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take apart a mint set?

 
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Pillar of the Community
United States
1440 Posts
 Posted 06/29/2018  12:01 pm  Show Profile   Bookmark this reply Add Kurrency Ken to your friends list Get a Link to this Reply
I'm kinda partial to the saying that at times "...the parts are worth more than the whole." With modern US mint sets I firmly believe this is appropriate. Break 'em out!

KK
New Member
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34 Posts
 Posted 06/29/2018  1:45 pm  Show Profile   Bookmark this reply Add SawtoothJack to your friends list Get a Link to this Reply
I've noticed some fairly scratched up coins in mint sets as well. Not like covered in scratches, but maybe one big ugly one here or there. Some actually look worse than the same coin I already had in my album from being found in circulation.
Pillar of the Community
United States
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 Posted 06/29/2018  6:10 pm  Show Profile   Bookmark this reply Add cladking to your friends list Get a Link to this Reply
This is the reason I used to break up most sets; to spend the poor specimens. How ironic the keepers are the ones that are tarnished now.

Thank goodness I've soaked a few coins (just in case) over the years.
Time don't fly, it bounds and leaps.
Valued Member
United States
276 Posts
 Posted 06/30/2018  03:22 am  Show Profile   Bookmark this reply Add atchisonbj to your friends list Get a Link to this Reply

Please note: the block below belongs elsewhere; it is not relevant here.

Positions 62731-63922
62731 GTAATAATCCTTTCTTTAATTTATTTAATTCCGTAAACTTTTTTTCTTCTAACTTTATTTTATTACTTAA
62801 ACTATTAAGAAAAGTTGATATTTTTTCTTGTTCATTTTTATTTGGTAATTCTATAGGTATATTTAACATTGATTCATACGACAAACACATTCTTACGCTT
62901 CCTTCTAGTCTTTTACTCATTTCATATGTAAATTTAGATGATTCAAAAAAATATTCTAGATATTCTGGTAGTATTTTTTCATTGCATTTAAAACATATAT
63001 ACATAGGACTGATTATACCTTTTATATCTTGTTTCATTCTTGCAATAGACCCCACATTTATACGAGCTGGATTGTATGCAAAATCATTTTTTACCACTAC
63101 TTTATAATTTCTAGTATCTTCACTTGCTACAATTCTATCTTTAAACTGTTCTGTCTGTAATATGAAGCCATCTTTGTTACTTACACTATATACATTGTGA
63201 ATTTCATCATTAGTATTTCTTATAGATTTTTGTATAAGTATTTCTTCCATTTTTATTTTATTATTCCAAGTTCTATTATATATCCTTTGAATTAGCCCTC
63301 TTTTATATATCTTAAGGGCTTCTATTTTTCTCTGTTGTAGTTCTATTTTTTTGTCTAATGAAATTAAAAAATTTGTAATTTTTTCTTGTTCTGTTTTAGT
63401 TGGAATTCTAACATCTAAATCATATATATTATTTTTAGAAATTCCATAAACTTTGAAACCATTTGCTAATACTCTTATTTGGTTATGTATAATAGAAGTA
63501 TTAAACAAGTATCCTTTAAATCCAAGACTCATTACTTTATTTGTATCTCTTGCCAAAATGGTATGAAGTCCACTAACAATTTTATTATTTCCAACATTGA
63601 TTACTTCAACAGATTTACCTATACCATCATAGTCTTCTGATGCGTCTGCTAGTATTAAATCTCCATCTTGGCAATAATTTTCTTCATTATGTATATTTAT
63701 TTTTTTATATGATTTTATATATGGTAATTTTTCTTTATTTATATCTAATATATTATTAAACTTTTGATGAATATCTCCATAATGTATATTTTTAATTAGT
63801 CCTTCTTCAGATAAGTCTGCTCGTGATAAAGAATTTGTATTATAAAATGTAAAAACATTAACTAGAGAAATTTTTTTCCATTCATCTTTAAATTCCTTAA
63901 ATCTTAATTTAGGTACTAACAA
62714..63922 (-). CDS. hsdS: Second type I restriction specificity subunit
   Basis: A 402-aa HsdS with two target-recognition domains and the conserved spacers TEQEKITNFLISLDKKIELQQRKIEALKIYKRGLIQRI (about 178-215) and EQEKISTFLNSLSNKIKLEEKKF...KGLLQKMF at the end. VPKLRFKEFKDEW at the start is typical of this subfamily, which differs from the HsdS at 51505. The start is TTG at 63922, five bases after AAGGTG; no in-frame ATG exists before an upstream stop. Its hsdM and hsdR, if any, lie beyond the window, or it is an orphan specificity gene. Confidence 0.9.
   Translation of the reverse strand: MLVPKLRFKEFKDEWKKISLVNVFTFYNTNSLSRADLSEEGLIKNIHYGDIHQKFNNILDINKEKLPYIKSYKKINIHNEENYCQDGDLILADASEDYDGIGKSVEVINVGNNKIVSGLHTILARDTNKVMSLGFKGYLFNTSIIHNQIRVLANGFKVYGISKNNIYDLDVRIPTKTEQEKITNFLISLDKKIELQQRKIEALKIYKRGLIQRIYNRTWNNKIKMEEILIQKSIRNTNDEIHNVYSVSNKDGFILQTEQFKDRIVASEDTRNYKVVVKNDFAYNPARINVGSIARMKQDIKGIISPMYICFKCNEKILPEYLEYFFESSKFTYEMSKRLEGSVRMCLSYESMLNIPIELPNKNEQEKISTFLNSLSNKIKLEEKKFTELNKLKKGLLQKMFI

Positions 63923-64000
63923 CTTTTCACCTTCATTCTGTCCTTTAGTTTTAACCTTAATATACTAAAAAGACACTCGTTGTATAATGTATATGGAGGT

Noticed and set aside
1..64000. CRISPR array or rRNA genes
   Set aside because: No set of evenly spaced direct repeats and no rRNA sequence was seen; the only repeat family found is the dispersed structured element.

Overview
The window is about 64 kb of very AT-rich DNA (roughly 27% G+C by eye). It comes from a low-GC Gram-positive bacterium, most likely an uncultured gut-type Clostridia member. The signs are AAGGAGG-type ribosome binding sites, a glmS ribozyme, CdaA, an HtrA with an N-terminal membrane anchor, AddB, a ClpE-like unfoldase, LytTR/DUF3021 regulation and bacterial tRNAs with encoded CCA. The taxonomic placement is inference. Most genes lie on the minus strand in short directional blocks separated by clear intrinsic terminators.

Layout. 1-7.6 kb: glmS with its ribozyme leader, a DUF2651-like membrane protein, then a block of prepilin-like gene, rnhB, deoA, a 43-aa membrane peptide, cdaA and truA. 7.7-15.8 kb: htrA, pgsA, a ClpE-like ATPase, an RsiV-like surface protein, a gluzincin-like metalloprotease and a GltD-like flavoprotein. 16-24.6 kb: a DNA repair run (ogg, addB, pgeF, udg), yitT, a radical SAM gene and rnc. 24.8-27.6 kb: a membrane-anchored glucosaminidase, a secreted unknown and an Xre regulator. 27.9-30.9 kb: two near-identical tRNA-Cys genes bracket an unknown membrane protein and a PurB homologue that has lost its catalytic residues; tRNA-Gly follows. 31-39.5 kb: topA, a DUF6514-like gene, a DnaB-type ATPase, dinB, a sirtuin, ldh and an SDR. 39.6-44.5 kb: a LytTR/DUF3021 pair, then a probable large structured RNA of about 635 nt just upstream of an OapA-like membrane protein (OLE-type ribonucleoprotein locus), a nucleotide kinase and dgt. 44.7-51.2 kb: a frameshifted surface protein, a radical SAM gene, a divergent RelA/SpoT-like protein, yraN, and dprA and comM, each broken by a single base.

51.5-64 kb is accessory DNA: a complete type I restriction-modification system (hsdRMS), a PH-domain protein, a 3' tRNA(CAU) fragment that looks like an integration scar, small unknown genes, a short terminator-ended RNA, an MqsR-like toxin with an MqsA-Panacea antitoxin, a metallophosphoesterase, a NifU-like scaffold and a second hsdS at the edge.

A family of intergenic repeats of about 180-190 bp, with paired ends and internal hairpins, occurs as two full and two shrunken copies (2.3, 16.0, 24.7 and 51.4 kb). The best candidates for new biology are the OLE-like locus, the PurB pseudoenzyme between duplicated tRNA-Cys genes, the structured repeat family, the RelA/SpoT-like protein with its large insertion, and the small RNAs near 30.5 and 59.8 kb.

With Mint Sets the 1947-1958 are worth the most. Most of time they are better left intact provided that all the coins have that original mint set tone to them. These original sets have a big demand out there especially the ones before 1955 when the San Francisco Mint closed. From 1959-1964 it is about a push. To cut these up it's best to find a set with one or two problem coins in so that you can buy the set for discount. Most sets from 1965 to date are worth more as individual coins than sets. A couple of notable exceptions are 2008 and 2012. If you have any of the Mint Souvenir Sets (the ones that you could only obtain by visiting the Denver or Philadelphia Mint's gift shop in that year) do not cut those especially 1982 and 1983. Those two years are subs for the Mint Sets which were not made that year and command a nice premium to what the coins would sell individually. Now 1971-1981 sets have the problem of the packaging breaking down leaving that green to white film on the coins that often appears spotted or splotchy. Two products will take that off: Coin Care and MS-70. I prefer MS-70 if I think there's a reasonable chance that the coin will be an MS-64 or MS-65 after I dunk it. Be sure and have a glove on your hand when you use this product. I've gotten great results on the 40% silver halves, quarters in the 70s and some of the nickels. The Clad Ikes, dimes, and cents I have less success with though usually that's because the coin really looks like MS-63 or less and with dimes you don't always have a nice enough strike on the coin. Another point on MS-70 - it is mainly for clad, silver and gold coins that are at least an AU-55 and preferably MS-63. DO NOT use it on a coin that is less than AU as you will have an unnatural look on the coin. On UNC copper keep in mind that it will not remove carbon spots. It will not make a Red/BROWN coin RED either. A final point on coins from 1965 and fowards Mint Sets. Unless it is some error or rare variety if any of the clad coins or cents have one of those scuff marks the ones that look like a bad filing job (especially on the eagle's breast on the quarters and halves and in Jefferson's hair on the nickels) put those in you change jar. As a dealer I give that stuff out as change and my customers don't have to waste their time looking through pocket change in my red boxes when they are after nice examples of modern dates.